For the love of coffee

Gary Smith doesn’t buy into the mantra that the three most important ingredients to a successful business are location, location, location. And if he does, he sure doesn’t interpret location in the same way most business owners do, at least those wanting to attract customers.

To Smith, it’s coffee, coffee, coffee. Location is about quiet forested surroundings, getting away from the busy-ness of the day, and taking the time to enjoy a fresh cup of coffee in whatever form one prefers it.

Mukilteo Coffee, owned by Smith and his wife, Beth, recently opened its new roasting and packing facility along Crawford Road, miles from the nearest population center and isolated by a dozen speed bumps from one direction and the worst potholes on the island from the other.

The business does not depend on coffee drinkers making the trek to the new roasting facility — the beans are mostly for wholesale — but Smith is betting they will come anyway. He built a funky art-deco style coffee shop, complete with windows overlooking the roasting operation, where coffee drinkers can try the fresh roasts and truly sit back and enjoy the brew.

“I love it when people say ‘how are you going to get people back here,” Smith said. “Well, watch.”

The coffee shop is not even open yet — that’ll likely be in mid-June — and he says he has a steady stream of locals stopping in to check it out. He’s already given several tours of the roasting operation to different groups.

“We always tell people: ‘Don’t be in a hurry to have your coffee. Just sit back and enjoy it,’” he said. “This location is perfect for that.”

Mukilteo Coffee’s move to the island is the latest in a mini-coffee war on South Whidbey in which three major players are fighting it out for a piece of the local retail business. But, that’s microcosm stuff. In the big picture, all three businesses have found their own niche in the specialty coffee business.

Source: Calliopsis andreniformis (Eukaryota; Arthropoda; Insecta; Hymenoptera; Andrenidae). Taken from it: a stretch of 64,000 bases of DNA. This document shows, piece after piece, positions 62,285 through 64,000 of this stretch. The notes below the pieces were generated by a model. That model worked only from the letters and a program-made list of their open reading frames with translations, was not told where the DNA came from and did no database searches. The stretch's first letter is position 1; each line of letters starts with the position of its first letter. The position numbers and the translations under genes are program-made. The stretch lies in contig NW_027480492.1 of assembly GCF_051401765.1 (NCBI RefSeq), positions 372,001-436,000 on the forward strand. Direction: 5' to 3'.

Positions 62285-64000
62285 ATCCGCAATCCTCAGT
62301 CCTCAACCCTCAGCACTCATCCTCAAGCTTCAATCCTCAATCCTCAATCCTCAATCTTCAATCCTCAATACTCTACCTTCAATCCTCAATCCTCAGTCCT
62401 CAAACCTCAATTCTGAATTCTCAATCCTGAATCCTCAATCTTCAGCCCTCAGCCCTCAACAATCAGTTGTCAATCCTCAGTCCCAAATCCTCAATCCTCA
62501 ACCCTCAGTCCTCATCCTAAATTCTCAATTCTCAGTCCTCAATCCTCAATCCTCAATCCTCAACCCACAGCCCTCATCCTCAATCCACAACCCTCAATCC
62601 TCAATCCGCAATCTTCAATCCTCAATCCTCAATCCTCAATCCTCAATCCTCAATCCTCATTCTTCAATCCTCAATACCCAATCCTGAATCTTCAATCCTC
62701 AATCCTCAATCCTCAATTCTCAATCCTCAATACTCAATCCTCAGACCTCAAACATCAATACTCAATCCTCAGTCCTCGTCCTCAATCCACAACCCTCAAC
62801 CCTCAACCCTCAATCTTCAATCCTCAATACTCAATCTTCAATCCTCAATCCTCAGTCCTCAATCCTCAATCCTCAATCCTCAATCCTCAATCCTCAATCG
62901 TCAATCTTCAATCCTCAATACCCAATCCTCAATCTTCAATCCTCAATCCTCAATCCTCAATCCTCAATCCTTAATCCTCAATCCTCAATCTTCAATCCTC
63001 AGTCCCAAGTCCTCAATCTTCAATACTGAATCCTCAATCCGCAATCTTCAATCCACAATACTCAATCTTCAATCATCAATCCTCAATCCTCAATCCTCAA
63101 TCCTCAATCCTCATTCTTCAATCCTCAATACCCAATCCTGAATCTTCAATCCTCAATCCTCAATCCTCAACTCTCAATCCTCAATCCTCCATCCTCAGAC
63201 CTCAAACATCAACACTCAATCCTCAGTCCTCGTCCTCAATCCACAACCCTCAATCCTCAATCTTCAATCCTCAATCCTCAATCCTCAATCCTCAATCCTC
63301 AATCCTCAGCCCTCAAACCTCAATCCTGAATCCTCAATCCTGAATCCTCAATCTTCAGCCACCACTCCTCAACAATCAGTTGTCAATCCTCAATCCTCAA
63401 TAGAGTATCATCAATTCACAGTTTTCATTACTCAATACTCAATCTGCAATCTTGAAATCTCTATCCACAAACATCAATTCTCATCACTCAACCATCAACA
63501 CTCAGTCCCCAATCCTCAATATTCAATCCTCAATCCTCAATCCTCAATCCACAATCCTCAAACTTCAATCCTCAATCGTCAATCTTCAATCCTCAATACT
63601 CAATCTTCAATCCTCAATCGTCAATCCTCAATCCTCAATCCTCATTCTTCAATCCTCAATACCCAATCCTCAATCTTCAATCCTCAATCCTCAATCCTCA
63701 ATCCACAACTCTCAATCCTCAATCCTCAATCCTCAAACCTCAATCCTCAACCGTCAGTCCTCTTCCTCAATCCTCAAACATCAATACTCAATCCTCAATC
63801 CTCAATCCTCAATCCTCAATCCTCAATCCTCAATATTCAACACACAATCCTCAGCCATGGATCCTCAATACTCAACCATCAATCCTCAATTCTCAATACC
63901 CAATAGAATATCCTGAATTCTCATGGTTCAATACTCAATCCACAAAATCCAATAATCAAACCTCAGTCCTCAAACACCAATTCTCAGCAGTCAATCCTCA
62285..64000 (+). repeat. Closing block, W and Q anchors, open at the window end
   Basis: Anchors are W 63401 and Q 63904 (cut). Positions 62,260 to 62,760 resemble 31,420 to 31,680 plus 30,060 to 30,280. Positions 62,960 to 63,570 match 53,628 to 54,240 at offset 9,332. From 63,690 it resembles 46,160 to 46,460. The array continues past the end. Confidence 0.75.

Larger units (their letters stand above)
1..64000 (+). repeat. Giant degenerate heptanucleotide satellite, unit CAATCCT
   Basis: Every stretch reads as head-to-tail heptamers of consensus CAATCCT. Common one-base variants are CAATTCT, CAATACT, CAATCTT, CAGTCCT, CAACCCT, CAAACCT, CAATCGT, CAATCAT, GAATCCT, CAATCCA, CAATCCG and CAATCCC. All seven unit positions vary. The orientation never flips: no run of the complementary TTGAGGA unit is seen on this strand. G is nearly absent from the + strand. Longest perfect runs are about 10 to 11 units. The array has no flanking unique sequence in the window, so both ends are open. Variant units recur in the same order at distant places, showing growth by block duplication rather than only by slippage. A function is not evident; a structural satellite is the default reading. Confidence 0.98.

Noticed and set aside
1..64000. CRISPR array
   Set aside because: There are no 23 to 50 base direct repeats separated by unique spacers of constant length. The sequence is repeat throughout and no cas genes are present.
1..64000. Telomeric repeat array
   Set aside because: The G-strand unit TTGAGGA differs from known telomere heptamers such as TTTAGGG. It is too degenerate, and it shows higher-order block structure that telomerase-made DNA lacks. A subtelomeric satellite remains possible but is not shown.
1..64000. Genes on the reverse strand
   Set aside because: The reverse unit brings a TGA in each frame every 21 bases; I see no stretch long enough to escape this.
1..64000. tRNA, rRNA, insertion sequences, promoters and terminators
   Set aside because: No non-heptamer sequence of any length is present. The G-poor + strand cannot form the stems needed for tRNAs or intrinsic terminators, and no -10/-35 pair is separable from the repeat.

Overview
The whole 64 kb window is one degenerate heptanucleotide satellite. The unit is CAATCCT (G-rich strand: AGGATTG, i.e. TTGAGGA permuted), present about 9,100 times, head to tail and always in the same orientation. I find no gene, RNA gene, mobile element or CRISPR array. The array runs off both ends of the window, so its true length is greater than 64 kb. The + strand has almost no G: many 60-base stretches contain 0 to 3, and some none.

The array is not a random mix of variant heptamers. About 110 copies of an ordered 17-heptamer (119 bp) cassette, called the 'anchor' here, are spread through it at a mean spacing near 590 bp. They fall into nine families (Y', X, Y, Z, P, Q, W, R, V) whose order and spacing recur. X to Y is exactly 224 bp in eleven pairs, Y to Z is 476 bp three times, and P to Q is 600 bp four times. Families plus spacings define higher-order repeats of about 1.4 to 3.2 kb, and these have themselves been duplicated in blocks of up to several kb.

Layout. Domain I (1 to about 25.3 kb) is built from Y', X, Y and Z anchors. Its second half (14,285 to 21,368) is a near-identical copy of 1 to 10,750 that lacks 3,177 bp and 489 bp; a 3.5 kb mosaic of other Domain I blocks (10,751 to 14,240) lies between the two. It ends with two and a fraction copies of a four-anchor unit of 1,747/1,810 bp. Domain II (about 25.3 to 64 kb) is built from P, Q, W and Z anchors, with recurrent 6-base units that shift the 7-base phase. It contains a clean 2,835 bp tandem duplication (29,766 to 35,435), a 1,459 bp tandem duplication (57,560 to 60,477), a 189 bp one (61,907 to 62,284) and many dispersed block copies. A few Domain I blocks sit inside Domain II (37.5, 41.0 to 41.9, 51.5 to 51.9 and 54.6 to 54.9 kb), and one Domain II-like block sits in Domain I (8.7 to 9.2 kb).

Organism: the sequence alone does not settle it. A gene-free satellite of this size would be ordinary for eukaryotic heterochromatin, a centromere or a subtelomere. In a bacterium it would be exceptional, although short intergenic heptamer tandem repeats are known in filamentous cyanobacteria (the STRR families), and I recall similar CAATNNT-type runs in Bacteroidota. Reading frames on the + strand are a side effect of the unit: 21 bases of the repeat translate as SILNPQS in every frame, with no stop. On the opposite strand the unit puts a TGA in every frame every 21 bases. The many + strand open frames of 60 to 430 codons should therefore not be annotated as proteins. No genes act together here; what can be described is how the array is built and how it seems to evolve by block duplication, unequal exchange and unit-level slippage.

Mukilteo Coffee roasts roughly 4,000 pounds of coffee beans a day, wholesaling mostly to Japan and Hong Kong. Smith, a long-time resident of the island, doesn’t plan to get into the service business. The new coffee shop in the woods is his one and only, and Smith says he has no plans to develop more.

“Fortunately for us, we’re blessed with so much wholesale business, we can afford to do this,” he said.

Whidbey Coffee Company, also 14 years old, sells its own brand of coffee roasted to its specifications. It’s not a coffee roaster, but a coffee brewer and retailer, with 14 coffee shops and small stands spread throughout the island and from Shoreline Community College to Mount Vernon. The company has 80 employees. The Lighthouse Cafe in Freeland, a pleasant place for a sandwich and latte, is the Whidbey Coffee Company flagship.

“Until the next one,” owner Dan Ollis says, without revealing any more about his plans.

The Jousting Penguin Coffee Roasters is a smaller startup business, also targeting the wholesale market. The new company roasts from the back room of JW Desserts at Ken’s Korner Shopping Plaza, roasting fresh coffee to fill orders as needed. The Jousting Penguin does not yet have a namesake coffee shop featuring its coffee, but that’s a consideration for the future, said co-owner Dan Cole.

“Our marketing strategy is to target the cafes, restaurants, and roadside stands, but not necessarily on Whidbey,” Cole said.

The entrepreneurs of all three businesses know each other. Smith and Ollis used to work together. At one time Mukilteo Coffee was the roaster for Whidbey Coffee. The very first cart Ollis used to start Whidbey Coffee was the same cart Smith used in starting his business. Cole and fellow Jousting Penguin owner Dan Rogers have talked to both competitors to flesh out business relationships and talk coffee.

“The specialty coffee business is kind of a club,” Cole said. “We share a passion. We like talking about coffee and we all hope everyone’s business does great.”

Adds Smith: “If people are passionate about coffee, we have the greatest respect for each other. But if you’re in it just to get rich, that doesn’t work.”

It’s all about quality, each of them say, although that word can mean different things to different people. It’s about the beans, certified organic or not, the roasting, the cooling, the packaging, the freshness, the care of the equipment, the skill of the barista, the atmosphere, the odor — and don’t forget — fair trade practices that ensure farmers are paid a decent price for their crop. All of this can make or break a good cup of coffee, depending on the palette and the politics of the coffee drinker.

“Everybody thinks their coffee is the best,” Ollis said. “It’s really up to the public and the consumer to figure out what they want.”

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